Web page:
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Citing Business Sources: Overview

Common Scenarios in Citing Business Sources in APA

The APA style manual covers many major publication types, but business databases present unique challenges for citation. When stating where you retrieved the information from, the only URLs you should give are those on the open Internet (as opposed to URLs from behind authentication).

Be sure to check with your professor for any specific citation requirements.


Blog Post

Citing a blog post looks very similar to citing a company website, with the addition of a format description in square brackets. You should be more specific with the date of the post.

Case Study

How you cite a case study depends on whether you found it in a book, a journal, or a website. You would add the format description in square brackets. If there is a case study number, you would add that after the title. Notice that if a case study is in a book, the title is not italicized.

  • Miller, S. (2019). The XYZ Group [Case study]. In J. Jones, Cases in digital processing (pp.11-20). New York, NY: Penguin Publishing.
  • Design Business Association. (2019). Beeston Library [Case study]. WARC database.
  • Smith, S. (2003). Leadership [Case study]. HBS No. 7-806-122. Boston, MA: Harvard Business School Publishing.

Company or Industry Profile

Most profiles do not have a personal author name, but you can use the corporate name of the publisher or database instead. Notice that you designate what kind of information this is in the square brackets. If you can't find a date, use n.d. instead.

  • Mergent Intellect. (n.d.). Starbucks Corporation [Company profile]. Mergent Intellect database.
  • PrivCo Media, LLC. (2018). Mary Kay profile and business model [Company profile]. PrivCo database.

Company or Association Websites

Typically, there is no individual author for a company or association website, so the company is the corporate author. The italicized title is the name of the webpage or web article. If the content is not dated, use "n.d." instead.

Form 10-K

You may find a Form 10-k or annual report from a company's website or from a database. This should be reflected in your citation when you state where you retrieved it from. The author is always the company itself.

Press Release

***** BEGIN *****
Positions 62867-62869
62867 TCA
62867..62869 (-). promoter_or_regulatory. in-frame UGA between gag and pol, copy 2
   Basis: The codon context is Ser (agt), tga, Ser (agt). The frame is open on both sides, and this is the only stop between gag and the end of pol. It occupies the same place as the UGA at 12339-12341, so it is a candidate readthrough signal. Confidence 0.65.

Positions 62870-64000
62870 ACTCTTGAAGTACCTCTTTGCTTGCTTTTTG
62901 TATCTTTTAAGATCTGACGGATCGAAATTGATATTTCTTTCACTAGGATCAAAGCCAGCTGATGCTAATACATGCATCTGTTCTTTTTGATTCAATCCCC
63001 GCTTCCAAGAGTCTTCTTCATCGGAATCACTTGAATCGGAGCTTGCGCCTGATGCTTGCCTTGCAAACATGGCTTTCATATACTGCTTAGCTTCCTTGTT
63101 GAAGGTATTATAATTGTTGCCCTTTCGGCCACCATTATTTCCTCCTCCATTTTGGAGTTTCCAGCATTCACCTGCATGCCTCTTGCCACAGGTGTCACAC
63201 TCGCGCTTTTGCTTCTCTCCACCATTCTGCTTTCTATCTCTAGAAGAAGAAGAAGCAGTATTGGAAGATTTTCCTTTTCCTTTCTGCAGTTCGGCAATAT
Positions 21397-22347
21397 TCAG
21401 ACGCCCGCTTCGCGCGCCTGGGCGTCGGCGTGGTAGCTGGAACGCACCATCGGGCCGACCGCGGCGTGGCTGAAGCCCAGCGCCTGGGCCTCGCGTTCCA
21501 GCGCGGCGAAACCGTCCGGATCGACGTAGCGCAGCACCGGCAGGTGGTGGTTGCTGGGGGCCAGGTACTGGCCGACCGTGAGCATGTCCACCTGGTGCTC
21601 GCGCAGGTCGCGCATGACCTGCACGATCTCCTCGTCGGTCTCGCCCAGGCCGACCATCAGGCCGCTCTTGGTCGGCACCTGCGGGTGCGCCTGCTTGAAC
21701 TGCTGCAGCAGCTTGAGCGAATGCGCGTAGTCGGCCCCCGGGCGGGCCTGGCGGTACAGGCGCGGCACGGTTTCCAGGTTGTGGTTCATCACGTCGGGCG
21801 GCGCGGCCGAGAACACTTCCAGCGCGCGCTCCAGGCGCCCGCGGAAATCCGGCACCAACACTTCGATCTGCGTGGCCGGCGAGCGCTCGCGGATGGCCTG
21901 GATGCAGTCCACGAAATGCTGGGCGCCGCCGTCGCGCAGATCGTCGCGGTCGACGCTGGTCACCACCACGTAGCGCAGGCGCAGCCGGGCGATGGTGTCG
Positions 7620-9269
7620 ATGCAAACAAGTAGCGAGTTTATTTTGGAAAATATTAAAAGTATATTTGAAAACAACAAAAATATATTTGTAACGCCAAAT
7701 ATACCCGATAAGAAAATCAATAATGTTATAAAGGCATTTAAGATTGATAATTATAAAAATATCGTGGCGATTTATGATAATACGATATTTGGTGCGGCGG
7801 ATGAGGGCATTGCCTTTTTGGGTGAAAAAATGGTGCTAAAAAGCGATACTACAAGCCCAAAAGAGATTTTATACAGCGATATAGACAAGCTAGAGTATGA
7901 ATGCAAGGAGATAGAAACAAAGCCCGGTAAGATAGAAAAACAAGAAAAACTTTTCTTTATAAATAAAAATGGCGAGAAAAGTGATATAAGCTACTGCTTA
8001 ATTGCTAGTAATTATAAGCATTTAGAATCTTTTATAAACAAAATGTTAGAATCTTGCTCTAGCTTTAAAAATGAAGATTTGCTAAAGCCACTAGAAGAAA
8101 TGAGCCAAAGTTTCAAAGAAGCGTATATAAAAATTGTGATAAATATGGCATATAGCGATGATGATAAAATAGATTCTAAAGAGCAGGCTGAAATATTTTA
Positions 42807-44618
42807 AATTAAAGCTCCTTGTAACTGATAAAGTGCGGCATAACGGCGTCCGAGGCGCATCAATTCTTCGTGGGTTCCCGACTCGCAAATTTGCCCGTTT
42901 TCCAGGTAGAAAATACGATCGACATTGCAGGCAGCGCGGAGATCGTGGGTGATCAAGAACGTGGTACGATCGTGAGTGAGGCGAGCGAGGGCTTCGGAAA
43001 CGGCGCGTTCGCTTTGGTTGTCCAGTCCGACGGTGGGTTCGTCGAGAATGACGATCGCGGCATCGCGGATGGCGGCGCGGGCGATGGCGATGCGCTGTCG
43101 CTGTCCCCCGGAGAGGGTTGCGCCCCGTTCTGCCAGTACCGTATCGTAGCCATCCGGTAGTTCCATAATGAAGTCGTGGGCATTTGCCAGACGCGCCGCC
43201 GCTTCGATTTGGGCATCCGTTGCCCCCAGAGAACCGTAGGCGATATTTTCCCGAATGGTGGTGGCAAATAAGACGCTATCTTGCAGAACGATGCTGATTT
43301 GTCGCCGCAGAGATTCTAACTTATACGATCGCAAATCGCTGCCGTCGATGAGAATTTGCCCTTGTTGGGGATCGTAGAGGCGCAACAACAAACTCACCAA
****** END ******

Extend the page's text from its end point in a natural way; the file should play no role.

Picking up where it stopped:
You can usually find an author of a press release. Use a specific date rather than just the year. You may have retrieved a press release from a website or from a database, and the citation should reflect that.

Franco, J. (2010, November 11). Four in five adults say that being able to charge their devices wirelessly would make life easier.

Simmons Insights

For the title, use the name of the study that you selected. The author is the company, Simmons Research. The year is the year of the study that you selected. Indicate that it is a data chart in square brackets.

  • Simmons Research. (2015). Spring 2015 NCHS Adult Study 12-month [Data chart]. Simmons OneView.

Social Media

The owner of the page is the author and the social media platform is the title if it is a page in LinkedIn or Facebook.  For Twitter, the title is the actual tweet. You should indicate the date you retrieved it since social media changes frequently.


The author is the source of the statistics, which could be a corporate or governmental body. Take note of the designation of data chart in square brackets. You could also designate a data file, a map, or whatever other form the information takes in the square brackets.

  • Statista, Inc. (2017, September). eCommerce: Key indicators [Data chart]. Retrieved on November 1, 2017 from

Stock Quotes

The author is the stock exchange the price is from. Notice that you need to be specific about the date, since prices change constantly. In the section for where you retrieved it, state where you found it with a database name if behind authentication or with a URL if on the open Internet.

NYSE. (2015, June 24). Starbucks Corporation [Stock quote and chart]. Retrieved October 30, 2017 from

Communication Arts Librarian

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Megan Heuer